Apple v Google (v the rest): how important are “ecosystems”?

Apple iCloud

Image credit: Apple.

Interesting post on FT Alphaville about disagreements among analysts over Apple’s prospects for the final quarter of 2012 and first half of 2013. According to Citi, signs of increased pressure on Apple include:

  • Apple’s hardware suppliers reporting cuts in orders.
  • Cannibalisation of iPad 4 sales by the iPad Mini, with iPad Mini sales expected to outnumber those for the (more profitable) iPad 4 by at least two to one by Q2 2013.
  • Increased competition (and price-sensitivity) in the tablet market generally.
  • Growing customer preferences for the larger screen sizes offered by competitors such as Samsung.

Against that, Morgan Stanley predicts that iPhone 5 sales in the December quarter could exceed 50 million units, and argues that Samsung’s phone sales are mostly coming at the expense of other Android phone manufacturers.

But what I found particularly interesting from FT Alphaville’s post was Citi’s discussion on Apple’s “ecosystem”: the idea that Apple can lock in its customers by providing an integrated, Apple-only web of services and products that make it hard from people to switch to another manufacturer without losing content or functionality that they have come to value. Citi’s conclusion is that this isn’t currently valued by customers as much as Apple might hope:

In general consumers are indifferent with regard to having a common operating system across devices with 54% indicating that it is “Not Important.” Moreover, only 14% of respondents indicated that a common ecosystem was “Very Important.” Across iPad owners, the ecosystem is more important but only marginally so, with respondents that valued a common ecosystem up to 53% and 21% believing it is“Very Important.”

I suspect, though, that ecosystems are valued by those who are already integrated into one. If you own an Android phone and an iPad, the Apple/iTunes ecosystem probably doesn’t matter to you a great deal. But if you own an iPhone, iPad and Apple TV, and have bought dozens of movies or TV series on iTunes, then it probably matters a lot more to you that your next gadget fits into that world.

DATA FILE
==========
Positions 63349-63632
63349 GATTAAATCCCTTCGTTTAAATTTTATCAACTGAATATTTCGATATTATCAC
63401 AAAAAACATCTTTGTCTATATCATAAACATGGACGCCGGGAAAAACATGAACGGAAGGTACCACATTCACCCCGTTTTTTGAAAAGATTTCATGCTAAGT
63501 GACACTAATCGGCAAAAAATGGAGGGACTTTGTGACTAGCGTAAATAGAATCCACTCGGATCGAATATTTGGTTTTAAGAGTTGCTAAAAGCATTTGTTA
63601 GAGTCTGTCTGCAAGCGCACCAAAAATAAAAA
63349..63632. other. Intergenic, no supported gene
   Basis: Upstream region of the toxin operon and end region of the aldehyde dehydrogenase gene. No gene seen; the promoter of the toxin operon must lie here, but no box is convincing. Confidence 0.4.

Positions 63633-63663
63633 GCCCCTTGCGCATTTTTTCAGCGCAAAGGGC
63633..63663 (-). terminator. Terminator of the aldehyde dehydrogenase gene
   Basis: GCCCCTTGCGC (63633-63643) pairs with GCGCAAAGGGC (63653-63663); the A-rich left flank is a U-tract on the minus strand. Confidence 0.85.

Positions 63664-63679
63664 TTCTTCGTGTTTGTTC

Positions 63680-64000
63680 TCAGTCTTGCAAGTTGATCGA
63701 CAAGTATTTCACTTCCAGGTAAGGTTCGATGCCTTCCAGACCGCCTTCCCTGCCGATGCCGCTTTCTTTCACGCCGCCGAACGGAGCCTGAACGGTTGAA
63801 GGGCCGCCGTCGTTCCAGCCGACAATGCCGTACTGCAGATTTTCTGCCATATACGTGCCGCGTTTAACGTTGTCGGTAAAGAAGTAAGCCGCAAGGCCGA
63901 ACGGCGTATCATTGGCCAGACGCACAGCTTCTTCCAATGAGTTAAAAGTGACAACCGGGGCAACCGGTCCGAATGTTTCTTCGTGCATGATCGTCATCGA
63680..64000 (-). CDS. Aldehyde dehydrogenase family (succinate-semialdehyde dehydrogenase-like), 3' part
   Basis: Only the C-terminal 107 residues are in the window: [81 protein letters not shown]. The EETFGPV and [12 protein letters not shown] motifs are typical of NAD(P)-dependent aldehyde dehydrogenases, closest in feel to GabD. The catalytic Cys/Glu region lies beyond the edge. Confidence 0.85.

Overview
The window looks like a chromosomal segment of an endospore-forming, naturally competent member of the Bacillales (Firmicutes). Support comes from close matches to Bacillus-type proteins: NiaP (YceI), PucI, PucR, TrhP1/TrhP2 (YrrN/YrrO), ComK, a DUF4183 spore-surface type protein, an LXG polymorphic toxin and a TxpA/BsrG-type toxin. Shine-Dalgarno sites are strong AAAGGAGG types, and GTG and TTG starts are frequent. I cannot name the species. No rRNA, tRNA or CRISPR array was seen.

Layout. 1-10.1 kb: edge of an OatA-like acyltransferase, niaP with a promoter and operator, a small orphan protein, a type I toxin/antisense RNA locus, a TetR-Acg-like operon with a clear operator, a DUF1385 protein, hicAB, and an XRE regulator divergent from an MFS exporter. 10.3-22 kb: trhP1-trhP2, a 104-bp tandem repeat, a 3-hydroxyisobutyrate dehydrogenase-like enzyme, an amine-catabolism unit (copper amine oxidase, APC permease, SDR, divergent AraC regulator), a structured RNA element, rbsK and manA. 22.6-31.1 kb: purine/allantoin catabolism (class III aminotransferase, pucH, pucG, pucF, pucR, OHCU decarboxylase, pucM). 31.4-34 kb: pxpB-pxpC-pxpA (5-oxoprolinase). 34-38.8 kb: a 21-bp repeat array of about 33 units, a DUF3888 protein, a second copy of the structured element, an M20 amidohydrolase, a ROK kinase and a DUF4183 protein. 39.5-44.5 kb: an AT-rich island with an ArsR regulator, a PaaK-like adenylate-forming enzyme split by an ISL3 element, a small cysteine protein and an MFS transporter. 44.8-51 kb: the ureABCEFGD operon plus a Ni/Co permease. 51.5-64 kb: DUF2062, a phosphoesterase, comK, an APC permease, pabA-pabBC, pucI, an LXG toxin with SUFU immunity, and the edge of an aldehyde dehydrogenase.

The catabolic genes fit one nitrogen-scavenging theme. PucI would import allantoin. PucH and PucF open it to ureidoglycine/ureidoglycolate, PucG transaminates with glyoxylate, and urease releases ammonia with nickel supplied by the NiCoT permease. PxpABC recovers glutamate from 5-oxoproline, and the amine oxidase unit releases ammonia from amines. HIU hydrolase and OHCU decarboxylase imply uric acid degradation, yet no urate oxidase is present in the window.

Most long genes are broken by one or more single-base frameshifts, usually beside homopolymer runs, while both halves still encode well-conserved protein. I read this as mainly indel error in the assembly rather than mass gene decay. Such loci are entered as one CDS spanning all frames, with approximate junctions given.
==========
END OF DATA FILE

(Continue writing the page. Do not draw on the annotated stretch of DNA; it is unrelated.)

Conversely, I’m currently awaiting delivery of my first Android phone, to replace my iPhone – partly for the larger screen (to pick up on one of Citi’s other points), but mostly because I’ve found the iPhone to be playing less nicely than it used to with the Google ecosystem, which I’m more locked into than Apple/iTunes. That may not be a universal experience, but it’s far from unique.

Google Maps for iOS iconOn a wider scale, the Apple Maps debacle demonstrates the risks to a brand’s reputation when something goes wrong, not with the product itself, but with a valued part of the product’s ecosystem. Ten million iOS users downloaded the new Google Maps app in the first two days after its release last week – how many more have had their relationship with Apple’s ecosystem weakened, maybe even enough to tempt them to look elsewhere next time?

As I wrote last year, the battle between the “big four” consumer digital brands – Google, Apple, Facebook and Amazon – isn’t over mere hardware or individual services. It’s a battle between competing business models, built around competing ecosystems. While only a minority of customers may have noticed yet that this is happening, I expect that those four giants will continue to build their future plans around this trend.

The Orwellian future of TV advertising?

“In America, you watch television. In Soviet Russia, television watch you!” – Yakov Smirnov

Apple's '1984' Superbowl ad The FT’s Decoding Big Data series includes the following vision of a future which will either sound dystopian or thrilling, depending on how protective you are of your privacy: